• In September 2012, 60 migrants, half of them children, died when their overcrowded boat sank just tens of metres from the Turkish coastal city of Izmir. They seemed to have been trying to reach the Greek island of Samos. Greece is the main route into the EU for migrants.
  • In 2011, 61 of 72 migrants on a boat to Lampedusa died after it drifted for 16 days before washing up back in Libya. They had apparently been ignored by a number of European warships. Two young children were among the dead.
DARRAGH MURPHY

boat people

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Recently arrived migrants relax at a fountain outside the train station in Catania, Sicily before boarding trains taking them further into Europe.
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Playing soccer along a corridor at the Green School emergency accomodation centre for minors in Augusata, Sicily.

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Watching television at the back of an impromptu clothes shop at Cara Mineo camp for asylum seekers in Sicily. Watching television is a widespread way of trying to relieve boredom.

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Where the migrants come from

A ccording to the United Nations High Commissioner for Refugees, Syria is the homeland of by far the largest number of migrants seeking asylum in industrialised countries. During the first half of 2014, 48,400 Syrians applied, followed by Iraq (21,300) and Afghanistan (19,300).

Nearly half of Syria’s 23 million people have been displaced within Syria or fled the country, while the IOM gives the net migration rate for Libya as 7.7 per thousand in a population of 6.2 million. Libyans rank low on the asylum seekers table although Libya is the main transit country for African migration to Europe.

The African migrants trying to reach the shores of Sicily in recent months are primarily from six countries across the continent, five of which are riven by conflict or are ruled by oppressive regimes. Eritrea, Somalia, Mali, Nigeria, Ghana and Gambia are the countries of origin of the majority of Africans willing to risk their lives by crossing the Mediterranean from north Africa in ramshackle boats to reach Europe.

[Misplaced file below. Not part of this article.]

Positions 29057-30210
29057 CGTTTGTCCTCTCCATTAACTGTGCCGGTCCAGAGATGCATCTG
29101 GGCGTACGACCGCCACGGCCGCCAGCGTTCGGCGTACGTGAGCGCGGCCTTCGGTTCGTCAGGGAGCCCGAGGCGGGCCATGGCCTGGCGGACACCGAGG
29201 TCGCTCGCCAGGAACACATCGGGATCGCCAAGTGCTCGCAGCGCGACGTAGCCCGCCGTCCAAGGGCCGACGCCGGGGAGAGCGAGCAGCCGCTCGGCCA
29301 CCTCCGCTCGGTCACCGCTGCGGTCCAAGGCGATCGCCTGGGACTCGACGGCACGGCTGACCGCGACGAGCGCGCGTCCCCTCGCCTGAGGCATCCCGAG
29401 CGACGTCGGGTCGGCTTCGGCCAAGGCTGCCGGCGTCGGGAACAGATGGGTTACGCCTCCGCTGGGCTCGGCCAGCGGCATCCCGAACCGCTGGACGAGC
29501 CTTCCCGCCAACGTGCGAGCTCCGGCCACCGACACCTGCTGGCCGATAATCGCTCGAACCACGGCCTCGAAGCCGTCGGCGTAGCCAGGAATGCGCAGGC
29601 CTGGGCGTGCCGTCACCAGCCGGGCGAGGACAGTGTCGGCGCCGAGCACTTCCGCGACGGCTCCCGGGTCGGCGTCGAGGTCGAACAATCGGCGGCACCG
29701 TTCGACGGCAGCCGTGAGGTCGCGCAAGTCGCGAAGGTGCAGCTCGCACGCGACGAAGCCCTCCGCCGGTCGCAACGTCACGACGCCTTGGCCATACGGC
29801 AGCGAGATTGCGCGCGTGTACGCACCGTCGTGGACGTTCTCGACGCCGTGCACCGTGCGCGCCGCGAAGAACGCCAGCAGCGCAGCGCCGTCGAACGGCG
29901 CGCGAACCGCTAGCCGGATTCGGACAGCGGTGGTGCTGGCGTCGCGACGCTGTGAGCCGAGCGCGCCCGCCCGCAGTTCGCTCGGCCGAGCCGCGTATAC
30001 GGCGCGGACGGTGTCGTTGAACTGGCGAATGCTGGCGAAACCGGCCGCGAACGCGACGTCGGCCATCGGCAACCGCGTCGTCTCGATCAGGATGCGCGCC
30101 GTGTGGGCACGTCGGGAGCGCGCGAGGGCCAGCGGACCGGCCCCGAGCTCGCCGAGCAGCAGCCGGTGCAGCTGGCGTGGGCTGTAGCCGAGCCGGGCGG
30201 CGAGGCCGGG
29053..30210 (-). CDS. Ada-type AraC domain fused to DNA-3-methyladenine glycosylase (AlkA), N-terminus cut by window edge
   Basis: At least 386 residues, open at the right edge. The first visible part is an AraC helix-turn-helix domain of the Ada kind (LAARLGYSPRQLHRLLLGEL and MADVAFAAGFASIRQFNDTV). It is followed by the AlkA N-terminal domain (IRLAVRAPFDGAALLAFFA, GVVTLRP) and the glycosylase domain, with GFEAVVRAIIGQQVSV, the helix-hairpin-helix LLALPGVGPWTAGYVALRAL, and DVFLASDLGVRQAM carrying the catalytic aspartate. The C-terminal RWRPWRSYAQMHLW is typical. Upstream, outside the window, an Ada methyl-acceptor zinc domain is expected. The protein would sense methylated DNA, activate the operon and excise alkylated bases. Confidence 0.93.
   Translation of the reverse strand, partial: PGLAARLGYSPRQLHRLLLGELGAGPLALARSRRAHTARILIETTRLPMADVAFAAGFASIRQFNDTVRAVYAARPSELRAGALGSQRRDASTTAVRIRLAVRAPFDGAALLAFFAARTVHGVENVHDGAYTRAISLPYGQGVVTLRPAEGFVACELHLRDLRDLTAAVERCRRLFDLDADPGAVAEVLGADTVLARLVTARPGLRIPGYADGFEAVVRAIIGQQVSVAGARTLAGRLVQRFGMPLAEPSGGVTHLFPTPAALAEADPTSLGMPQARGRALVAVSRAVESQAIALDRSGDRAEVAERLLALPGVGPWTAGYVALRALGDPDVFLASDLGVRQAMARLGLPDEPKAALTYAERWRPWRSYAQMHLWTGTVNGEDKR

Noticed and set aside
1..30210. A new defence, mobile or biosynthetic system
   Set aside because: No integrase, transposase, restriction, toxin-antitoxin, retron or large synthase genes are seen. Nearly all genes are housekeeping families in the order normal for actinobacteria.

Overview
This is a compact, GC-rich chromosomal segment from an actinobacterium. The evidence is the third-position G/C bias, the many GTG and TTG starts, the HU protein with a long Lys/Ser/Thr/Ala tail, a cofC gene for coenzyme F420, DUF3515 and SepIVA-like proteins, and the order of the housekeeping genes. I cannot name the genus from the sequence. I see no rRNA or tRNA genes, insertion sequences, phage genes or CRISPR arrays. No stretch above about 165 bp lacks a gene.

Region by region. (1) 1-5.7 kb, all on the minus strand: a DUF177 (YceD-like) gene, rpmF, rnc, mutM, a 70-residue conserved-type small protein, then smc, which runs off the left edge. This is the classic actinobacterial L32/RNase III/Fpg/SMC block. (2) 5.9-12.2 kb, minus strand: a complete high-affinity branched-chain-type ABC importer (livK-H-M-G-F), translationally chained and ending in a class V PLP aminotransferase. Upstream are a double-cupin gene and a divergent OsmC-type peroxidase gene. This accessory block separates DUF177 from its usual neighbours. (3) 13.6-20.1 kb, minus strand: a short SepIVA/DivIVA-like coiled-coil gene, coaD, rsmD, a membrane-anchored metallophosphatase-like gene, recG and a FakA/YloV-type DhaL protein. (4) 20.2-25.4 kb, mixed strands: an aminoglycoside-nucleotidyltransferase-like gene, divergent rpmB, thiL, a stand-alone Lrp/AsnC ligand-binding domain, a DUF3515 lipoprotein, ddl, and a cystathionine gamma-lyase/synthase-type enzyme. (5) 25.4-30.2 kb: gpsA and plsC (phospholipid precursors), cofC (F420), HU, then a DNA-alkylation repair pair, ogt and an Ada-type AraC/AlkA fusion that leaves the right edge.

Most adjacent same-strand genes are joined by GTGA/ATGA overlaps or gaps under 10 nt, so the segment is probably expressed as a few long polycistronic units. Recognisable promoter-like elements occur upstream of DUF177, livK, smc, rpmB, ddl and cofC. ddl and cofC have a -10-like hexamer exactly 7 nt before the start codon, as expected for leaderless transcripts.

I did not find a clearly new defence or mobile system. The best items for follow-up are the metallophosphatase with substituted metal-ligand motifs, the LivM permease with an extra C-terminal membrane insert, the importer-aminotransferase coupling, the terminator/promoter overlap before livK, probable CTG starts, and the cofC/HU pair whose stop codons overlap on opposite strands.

Of these six nations, Eritrea is home to the highest number of African refugees trying to get to Sicily. There are more than 300,000 Eritrean asylum seekers worldwide and there is “little sign they want to return to their homes”, according to United Nations High Commissioner for Refugees spokeswoman Karin de Gruijl.

The UN’s statistics show there are 1.1 million Somali, 143,000 Malian and 66,000 Nigerian refugees worldwide. All three countries have internal armed conflicts in which government forces are pitted against Islamic extremist groups.

The recently elected Somali government has been involved in a protracted fight against terrorist group Al-Shaabab, but instability involving inter-clan warfare stretches back to the early 1990s. In landlocked Mali in west Africa the majority of refugees come from the country’s north, where the democratically elected government has been fighting a Tuareg insurgency since 2007. This has been exacerbated by the eruption of the Libyan conflict in 2011 and the subsequent proliferation of weapons across the region.

Refugees from Nigeria – the continent’s largest economy – come primarily from the north where they are fleeing the activities of militant Islamist group Boko Haram, which has conducted waves of bombings, assassinations and kidnappings as part of its efforts to establish an Islamic state within Nigeria’s borders.

While Ghana is seen as one of Africa’s most progressive countries both economically and politically, de Gruijl says there are officially 21,000 refugees from the country linked to unrest in the northern territory. Between 1994 and 1995 land disputes in the north erupted into ethnic violence, leaving an estimated 1,000 people dead and a further 150,000 displaced. However, thousands of Ghanaians were working in Libya when the civil war broke out there.

Bill Corcoran and Michael Jansen